BERLIN -- BMW earned record per-car profit in the second quarter, helped by growing wealth in China, a rebound in U.S. spending and demand for the 5-series sedan.
BMW generated the highest profit margin of the top three luxury-car makers, with its auto unit posting earnings before interest and taxes equivalent to 14.4 percent of sales, up from 9.6 percent a year earlier. That beat margins of 11.8 percent at Audi and 10.7 percent at Daimler AG's Mercedes-Benz.
"For an analyst who's covered BMW for 11 years it's amazing to see this level of earnings," said Max Warburton, a London-based Sanford C. Bernstein analyst. "At no point in the past would it have been imaginable that this company could make margins of this level."
Demand for the revamped 5 series and X3 sport-utility vehicle helped the maker of BMW, Mini, and Rolls-Royce models keep its high-end segment lead.
Deliveries this year of the 5 series have jumped 80 percent and the X3 has more than doubled, fueling an 18 percent rise in the BMW brand's first-half deliveries. Audi, which passed Mercedes this year and aims to topple BMW by 2015, also boosted sales 18 percent.
"We are producing at the limit" and the waits for some models like the X3 are "too long," said BMW CEO Norbert Reithofer.
BMW's second-quarter Ebit climbed 66 percent to 2.86 billion euros, the Munich-based carmaker said today. Profit beat the 2.3 billion-euro average estimate of 17 analysts surveyed by Bloomberg.
"This is not a one-time event for BMW," said Arndt Ellinghorst, a London-based Credit Suisse analyst. "They have the strongest product lineup and best execution in the market."
Germany's luxury-car makers are ramping up production to satisfy growing demand in China and rebounding spending in the U.S.
2nd half slowdown
BMW raised its 2011 profit and sales forecasts on July 12, citing strong demand for its vehicles. The company today said that ebit at its auto division will exceed 10 percent of revenue in 2011, excluding one-time effects. Sales are projected to rise to more than 1.6 million vehicles.
But growth rates will slow in the second half because of lineup changes, the carmaker said.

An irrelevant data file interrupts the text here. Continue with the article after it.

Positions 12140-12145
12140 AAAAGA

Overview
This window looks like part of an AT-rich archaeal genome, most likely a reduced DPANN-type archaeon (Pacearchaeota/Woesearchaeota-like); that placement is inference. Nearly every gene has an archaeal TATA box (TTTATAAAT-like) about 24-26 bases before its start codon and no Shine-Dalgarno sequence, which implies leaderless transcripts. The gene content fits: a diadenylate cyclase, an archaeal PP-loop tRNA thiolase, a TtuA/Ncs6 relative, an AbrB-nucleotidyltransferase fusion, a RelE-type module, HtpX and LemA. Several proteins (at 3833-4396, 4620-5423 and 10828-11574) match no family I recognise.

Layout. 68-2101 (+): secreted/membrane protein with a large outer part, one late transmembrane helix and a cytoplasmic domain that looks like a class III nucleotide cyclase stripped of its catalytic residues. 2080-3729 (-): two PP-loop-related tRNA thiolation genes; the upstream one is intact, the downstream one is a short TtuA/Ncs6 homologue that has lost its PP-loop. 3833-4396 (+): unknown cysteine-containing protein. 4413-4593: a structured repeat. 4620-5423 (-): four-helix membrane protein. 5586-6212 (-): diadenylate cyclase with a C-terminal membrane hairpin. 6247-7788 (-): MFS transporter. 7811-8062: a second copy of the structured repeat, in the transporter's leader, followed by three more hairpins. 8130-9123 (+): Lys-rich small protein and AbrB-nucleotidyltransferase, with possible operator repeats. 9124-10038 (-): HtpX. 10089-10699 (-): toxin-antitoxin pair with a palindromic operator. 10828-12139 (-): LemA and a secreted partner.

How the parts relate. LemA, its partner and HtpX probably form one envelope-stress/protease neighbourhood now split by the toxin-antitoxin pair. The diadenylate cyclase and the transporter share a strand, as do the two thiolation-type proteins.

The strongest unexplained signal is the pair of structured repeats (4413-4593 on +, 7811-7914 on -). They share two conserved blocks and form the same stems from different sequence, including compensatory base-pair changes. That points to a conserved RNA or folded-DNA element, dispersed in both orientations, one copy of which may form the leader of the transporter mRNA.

"From today's perspective, it seems unlikely that we will be able to maintain the high ebit margin of the second quarter through the rest of the year," Chief Financial Officer Friedrich Eichiner said.
The increase in deliveries declined to about 7 percent in July and growth will likely be slower overall in the second half because of lineup changes and higher deliveries a year earlier, the carmaker said.
"Global risks continue to increase rather than decrease," said Reithofer. "Concerted action of the international community is required to be able to maintain economic and financial strength worldwide."
New 1 series
BMW will introduce an overhauled version of the 1 series compact in September in a bid to outsell Audi's A3. Model introductions will add about 500 million euros to expenses in the final six months, Eichiner said May 4.
Spurred by rising wealth in China and rejuvenated U.S. spending, BMW, Audi and Mercedes have been struggling to meet surging demand for German luxury cars.
Mercedes raised its sales target for 2011 to 1.35 million vehicles from 1.3 million on July 27 and said production bottlenecks were restraining deliveries.
BMW is looking to hire 2,000 people this year to add capacity in emerging markets and fend off Audi, which has outsold Mercedes this year and aims to overtake BMW by 2015. The company is also considering building two new factories in emerging markets to satisfy growing demand.
BMW is expanding its lineup to reach a goal of selling more than 2 million cars and SUVs annually by 2020.
Last week, the carmaker unveiled concept versions of the i3 electric city car and the i8 hybrid supercar. A Mini coupe will also be introduced this year.
“BMW’s margins have peaked,” said Juergen Pieper, a Frankfurt-based analyst with Bankhaus Metzler who has a “sell” rating on the stock. “The best phase of the cycle is behind it, as the product mix will start deteriorating with the 1- series.”